Seema Kennedy: In July 2017, Public Health England published a leaflet for people who are transgender or non-binary to help provide information about National Health Service population screening programmes that are available. This leaflet is available at the following link: https://www.gov.uk/government/publications/nhs-population-sc reening-information-for-transgender-people The leaflet helps ensure that...

Written Answers — Department of Health and Social Care: Cancer: Diagnosis (28 Jun 2019)

Seema Kennedy: ...Cancer ‘Blood in pee’ campaign ran across England from July to September 2018, aiming to improve early diagnosis of bladder and kidney cancer. Public Health England launched a new campaign, ‘Cervical Screening Saves Lives’, on 5 March to promote uptake of cervical screening. As recommended by the UK National Screening Committee and the independent Cancer Taskforce, we are...

Written Answers — Department of Health and Social Care: Cancer: Screening (10 Jun 2019)

Seema Kennedy: The National Health Service provides three national cancer population-based screening programmes as part of the Section 7a Public Health services, commissioned by NHS England on behalf of the Secretary of State. During 2018, the NHS screened 3.2 million women for cervical abnormalities; 2.6 million people for bowel cancer; and 2.1 million women for breast cancer. The NHS Long Term Plan...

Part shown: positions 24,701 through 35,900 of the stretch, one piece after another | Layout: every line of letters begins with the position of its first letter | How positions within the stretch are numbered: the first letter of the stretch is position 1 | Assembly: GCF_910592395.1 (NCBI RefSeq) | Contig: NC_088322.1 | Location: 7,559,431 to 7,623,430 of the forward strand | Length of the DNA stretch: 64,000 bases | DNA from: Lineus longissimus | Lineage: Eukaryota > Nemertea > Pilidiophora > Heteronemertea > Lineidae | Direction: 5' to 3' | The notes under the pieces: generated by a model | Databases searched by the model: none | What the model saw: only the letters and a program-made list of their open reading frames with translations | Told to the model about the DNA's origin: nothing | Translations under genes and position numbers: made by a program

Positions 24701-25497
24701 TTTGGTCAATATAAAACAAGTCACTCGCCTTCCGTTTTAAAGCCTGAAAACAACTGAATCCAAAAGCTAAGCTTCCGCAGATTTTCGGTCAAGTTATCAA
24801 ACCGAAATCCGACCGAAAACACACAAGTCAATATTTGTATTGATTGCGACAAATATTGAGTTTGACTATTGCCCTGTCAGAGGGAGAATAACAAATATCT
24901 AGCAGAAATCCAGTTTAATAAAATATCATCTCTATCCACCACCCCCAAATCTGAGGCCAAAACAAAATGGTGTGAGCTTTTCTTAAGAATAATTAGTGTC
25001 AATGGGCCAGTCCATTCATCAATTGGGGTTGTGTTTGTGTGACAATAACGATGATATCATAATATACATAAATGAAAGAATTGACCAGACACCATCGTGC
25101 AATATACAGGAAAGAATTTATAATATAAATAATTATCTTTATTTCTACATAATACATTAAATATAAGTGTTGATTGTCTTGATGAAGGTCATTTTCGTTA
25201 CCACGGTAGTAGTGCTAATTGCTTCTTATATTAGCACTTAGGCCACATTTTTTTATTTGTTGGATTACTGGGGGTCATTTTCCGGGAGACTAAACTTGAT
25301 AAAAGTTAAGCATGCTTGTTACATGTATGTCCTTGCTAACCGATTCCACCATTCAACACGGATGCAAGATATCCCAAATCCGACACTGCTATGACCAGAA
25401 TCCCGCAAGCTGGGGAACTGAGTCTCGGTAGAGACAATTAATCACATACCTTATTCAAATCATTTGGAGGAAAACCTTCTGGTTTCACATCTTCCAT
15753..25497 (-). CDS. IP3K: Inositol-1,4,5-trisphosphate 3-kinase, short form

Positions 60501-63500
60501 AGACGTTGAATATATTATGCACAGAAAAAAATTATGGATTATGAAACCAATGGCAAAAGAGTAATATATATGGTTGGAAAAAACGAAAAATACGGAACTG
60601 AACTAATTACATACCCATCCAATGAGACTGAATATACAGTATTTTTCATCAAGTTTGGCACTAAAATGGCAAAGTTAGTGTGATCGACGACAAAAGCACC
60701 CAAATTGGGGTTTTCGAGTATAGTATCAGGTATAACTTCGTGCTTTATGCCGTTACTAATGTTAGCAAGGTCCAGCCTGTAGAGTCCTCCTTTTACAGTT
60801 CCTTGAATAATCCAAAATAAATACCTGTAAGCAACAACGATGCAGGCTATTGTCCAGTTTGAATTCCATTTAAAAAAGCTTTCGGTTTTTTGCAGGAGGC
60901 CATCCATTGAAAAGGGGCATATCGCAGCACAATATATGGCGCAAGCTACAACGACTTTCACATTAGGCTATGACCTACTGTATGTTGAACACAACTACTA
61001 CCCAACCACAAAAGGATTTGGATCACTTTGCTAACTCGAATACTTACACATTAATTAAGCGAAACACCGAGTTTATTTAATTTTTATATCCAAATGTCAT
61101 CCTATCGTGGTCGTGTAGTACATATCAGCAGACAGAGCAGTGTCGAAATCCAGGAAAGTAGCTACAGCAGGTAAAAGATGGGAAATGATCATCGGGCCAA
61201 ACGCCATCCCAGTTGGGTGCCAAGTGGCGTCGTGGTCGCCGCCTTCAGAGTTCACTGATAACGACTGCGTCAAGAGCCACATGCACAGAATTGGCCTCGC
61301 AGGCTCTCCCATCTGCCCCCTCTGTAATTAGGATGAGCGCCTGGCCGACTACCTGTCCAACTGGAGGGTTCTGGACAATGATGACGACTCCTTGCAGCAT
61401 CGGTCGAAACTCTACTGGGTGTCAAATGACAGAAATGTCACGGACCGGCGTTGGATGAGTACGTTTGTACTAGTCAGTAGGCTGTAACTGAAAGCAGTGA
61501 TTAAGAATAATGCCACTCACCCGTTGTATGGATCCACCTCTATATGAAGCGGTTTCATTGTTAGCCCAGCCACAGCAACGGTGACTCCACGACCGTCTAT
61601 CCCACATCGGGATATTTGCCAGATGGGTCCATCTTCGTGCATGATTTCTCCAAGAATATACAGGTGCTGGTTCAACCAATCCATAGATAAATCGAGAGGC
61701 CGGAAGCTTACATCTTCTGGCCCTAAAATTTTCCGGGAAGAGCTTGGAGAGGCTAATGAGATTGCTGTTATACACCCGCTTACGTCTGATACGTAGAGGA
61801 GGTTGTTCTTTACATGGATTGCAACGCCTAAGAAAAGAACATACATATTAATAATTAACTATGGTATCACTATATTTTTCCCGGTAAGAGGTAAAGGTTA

Written Answers — Department of Health and Social Care: Cancer: Screening (10 Jun 2019)

David Drew: To ask the Secretary of State for Health and Social Care, what plans he has to tackle the decline in the number of women taking up (a) breast and (b) cervical cancer screening.

Written Answers — Department of Health and Social Care: Cervical Cancer: Screening (29 May 2019)

Jim Shannon: To ask the Secretary of State for Health and Social Care, when the urine test for cervical cancer will be adopted by the NHS.

Written Answers — Department of Health and Social Care: Cervical Cancer: Screening (30 Apr 2019)

Paul Williams: To ask the Secretary of State for Health and Social Care, how many CCGs (a) achieved and (b) did not achieve the turnaround target of 98 per cent of patients receiving their cervical screening results within 14 days of having a test in the last month for which figures are available; and if he will make a statement.

Written Answers — Department of Health and Social Care: Human Papillomavirus: Screening (12 Apr 2019)

Seema Kennedy: In November 2015, the UK National Screening Committee recommended that human papillomavirus (HPV) screening should replace the currently used liquid based cytology test as the primary screening for cervical disease. NHS England has since worked with partner organisations to determine the most viable approach for how this service could be delivered safely, effectively and sustainably on a...